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P669. Inflammatory bowel disease and Epstein–Barr virus: analysis of our experience

Á. Araujo Míguez, C. Trigo Salado, J.L. Márquez Galán, M.D. De la Cruz Ramírez, J.M. Herrera Justiniano, E. Leo Carnerero, Hospital Universitario Virgen del Rocío, Gastroenterology, Seville, Spain


Infection by the Epstein–Barr virus (EBV) has been related to inflammatory bowel disease (IBD), but its implication in pathogenesis or exacerbation of the disease is uncertain. Its role in development of lymphoproliferative syndromes associated to immunosuppression is however well known, mainly in transplant patients and in IBD since introduction of thiopurines.

Our objective was to report the association of immunosuppression and EBV as risk factors for the lymphoproliferative syndrome, including the lymphoplasmacytic infiltrate that may precede development of lymphoma.


A retrospective study of patients with IBD in which histology showed a polytypic lymphoplasmacytic infiltrate (lambda and kappa chains) or lymphoma associated to EBV between December 2010 and October 2013.

General patient and IBD characteristics, prior treatments, histological findings at the time of diagnosis of EBV infection, and subsequent course were recorded.

Presence of EBV was tested using EBER probe hybridization with the respective messenger RNA.


13 patients with IBD with a mean disease duration since diagnosis of 125.46±84.94 months were enrolled. 7 patients (53.8%) were male, and mean age was 40.46±9.98 years. As regards type of IBD, 7/13 (53.8%) had Crohn's disease (CD), 5/13 (38.5%) ulcerative colitis (UC), and 1/13 (7.7%) non-classifiable IBD. In 11 patients, histology revealed polytypic lymphoplasmacytic infiltrate associated to EBV with no evidence of malignancy, and lymphoma associated to EBV was found in two patients.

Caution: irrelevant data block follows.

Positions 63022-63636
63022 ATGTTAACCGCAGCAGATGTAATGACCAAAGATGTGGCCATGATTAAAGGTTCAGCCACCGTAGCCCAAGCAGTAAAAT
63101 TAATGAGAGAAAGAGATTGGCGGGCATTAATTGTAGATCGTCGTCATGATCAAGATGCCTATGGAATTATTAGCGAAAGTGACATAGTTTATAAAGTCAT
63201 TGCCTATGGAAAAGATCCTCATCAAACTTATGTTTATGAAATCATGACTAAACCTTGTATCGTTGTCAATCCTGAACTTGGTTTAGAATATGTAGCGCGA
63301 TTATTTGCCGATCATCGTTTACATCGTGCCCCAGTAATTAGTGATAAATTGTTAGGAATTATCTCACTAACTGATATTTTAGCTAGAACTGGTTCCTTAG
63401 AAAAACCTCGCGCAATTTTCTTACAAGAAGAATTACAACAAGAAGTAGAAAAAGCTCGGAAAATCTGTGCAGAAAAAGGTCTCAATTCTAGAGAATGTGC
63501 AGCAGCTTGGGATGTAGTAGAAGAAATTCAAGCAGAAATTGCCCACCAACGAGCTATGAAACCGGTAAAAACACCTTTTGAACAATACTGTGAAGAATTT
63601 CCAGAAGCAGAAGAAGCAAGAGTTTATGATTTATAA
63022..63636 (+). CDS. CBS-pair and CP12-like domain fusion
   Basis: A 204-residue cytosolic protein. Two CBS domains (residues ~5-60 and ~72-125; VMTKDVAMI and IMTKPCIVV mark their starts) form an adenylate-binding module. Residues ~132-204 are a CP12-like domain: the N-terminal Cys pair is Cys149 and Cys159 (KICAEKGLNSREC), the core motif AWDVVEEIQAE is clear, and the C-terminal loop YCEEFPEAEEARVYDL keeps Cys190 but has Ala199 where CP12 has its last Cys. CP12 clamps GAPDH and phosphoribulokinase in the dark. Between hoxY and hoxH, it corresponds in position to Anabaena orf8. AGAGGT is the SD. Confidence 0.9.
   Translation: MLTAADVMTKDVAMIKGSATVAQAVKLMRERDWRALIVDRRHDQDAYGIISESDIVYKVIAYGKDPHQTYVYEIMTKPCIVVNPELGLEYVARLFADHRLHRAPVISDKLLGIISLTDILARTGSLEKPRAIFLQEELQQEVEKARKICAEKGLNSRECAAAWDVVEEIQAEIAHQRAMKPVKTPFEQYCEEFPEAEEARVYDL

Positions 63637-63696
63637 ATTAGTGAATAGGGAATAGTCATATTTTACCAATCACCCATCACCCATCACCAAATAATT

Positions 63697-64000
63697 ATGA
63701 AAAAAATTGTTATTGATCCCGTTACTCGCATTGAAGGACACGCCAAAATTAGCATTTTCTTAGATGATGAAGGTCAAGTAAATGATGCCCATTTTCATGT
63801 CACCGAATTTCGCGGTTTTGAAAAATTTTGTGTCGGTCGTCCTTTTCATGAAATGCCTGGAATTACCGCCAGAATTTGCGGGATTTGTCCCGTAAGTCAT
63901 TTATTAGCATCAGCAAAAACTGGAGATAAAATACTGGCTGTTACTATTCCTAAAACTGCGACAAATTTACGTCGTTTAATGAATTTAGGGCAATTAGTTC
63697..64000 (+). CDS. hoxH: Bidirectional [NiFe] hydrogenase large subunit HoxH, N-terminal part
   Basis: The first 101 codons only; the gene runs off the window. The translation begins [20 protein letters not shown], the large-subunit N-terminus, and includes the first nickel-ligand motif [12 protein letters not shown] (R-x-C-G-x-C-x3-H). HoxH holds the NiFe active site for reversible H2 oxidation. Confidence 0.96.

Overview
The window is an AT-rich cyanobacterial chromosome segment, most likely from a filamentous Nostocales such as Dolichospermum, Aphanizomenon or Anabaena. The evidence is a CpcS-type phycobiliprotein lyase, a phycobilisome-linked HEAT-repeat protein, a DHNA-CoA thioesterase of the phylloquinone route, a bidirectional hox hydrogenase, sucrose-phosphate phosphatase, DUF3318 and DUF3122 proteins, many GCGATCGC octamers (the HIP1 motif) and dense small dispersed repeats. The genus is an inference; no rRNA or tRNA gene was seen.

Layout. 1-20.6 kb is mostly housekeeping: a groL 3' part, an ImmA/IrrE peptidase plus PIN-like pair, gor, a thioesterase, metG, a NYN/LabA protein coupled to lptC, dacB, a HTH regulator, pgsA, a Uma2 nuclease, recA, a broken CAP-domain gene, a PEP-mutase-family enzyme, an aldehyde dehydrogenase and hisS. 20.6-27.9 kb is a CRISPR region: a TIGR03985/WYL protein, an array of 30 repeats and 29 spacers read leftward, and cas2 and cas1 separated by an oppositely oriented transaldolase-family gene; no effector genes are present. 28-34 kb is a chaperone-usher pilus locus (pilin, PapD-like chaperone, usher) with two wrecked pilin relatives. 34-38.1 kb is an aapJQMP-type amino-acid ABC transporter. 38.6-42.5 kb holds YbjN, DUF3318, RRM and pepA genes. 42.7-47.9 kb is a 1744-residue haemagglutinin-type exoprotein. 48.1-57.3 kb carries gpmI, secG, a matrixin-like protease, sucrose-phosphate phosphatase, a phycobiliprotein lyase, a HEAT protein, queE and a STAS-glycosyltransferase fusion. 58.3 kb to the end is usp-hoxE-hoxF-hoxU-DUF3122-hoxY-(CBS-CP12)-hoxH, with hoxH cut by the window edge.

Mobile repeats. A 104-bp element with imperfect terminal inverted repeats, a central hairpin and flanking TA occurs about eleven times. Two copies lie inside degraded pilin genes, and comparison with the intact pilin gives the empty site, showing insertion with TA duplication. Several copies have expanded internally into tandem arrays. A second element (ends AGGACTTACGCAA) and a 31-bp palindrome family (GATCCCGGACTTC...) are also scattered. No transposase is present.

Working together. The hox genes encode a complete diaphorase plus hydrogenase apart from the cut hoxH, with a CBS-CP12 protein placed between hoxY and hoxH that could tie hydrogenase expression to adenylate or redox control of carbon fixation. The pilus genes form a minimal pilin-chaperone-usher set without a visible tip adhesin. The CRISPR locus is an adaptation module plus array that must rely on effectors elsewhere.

At diagnosis, patients were being treated with corticosteroids (7/13, 53.8%), azathioprine (5/13, 38.5%), and biologics (7/13, 53.8%). Another two patients had taken azathioprine before diagnosis. Mean time of treatment with azathioprine was 75.15±34.9 months. Mean duration of treatment with azathioprine was 75.14±34.85 months. All patients were in the exacerbation phase of IBD.

None of the 11 patients developed lymphoma from the polytypic lymphoplasmacytic infiltrate associated to EBV after a mean follow-up (months) of 18±7.5 despite use of immunosuppressants and/or biologics in 8/13 (72.73%) of them.


A lymphoplasmacytic infiltrate associated to EBV is a histological finding of uncertain significance made in a subgroup of patients with long-standing IBD, severe inflammatory activity, and chronic use of immunosuppressant and/or biologic drugs. Its implication in sequential development of lymphoproliferative syndromes and follow-up measures to be taken are not clear.

Because of the increased incidence of lymphoma and its association to EBV since the introduction of thiopurines, we think that, based on these findings, longer follow-up with colonoscopy should be performed to assess changes in the lesion over time.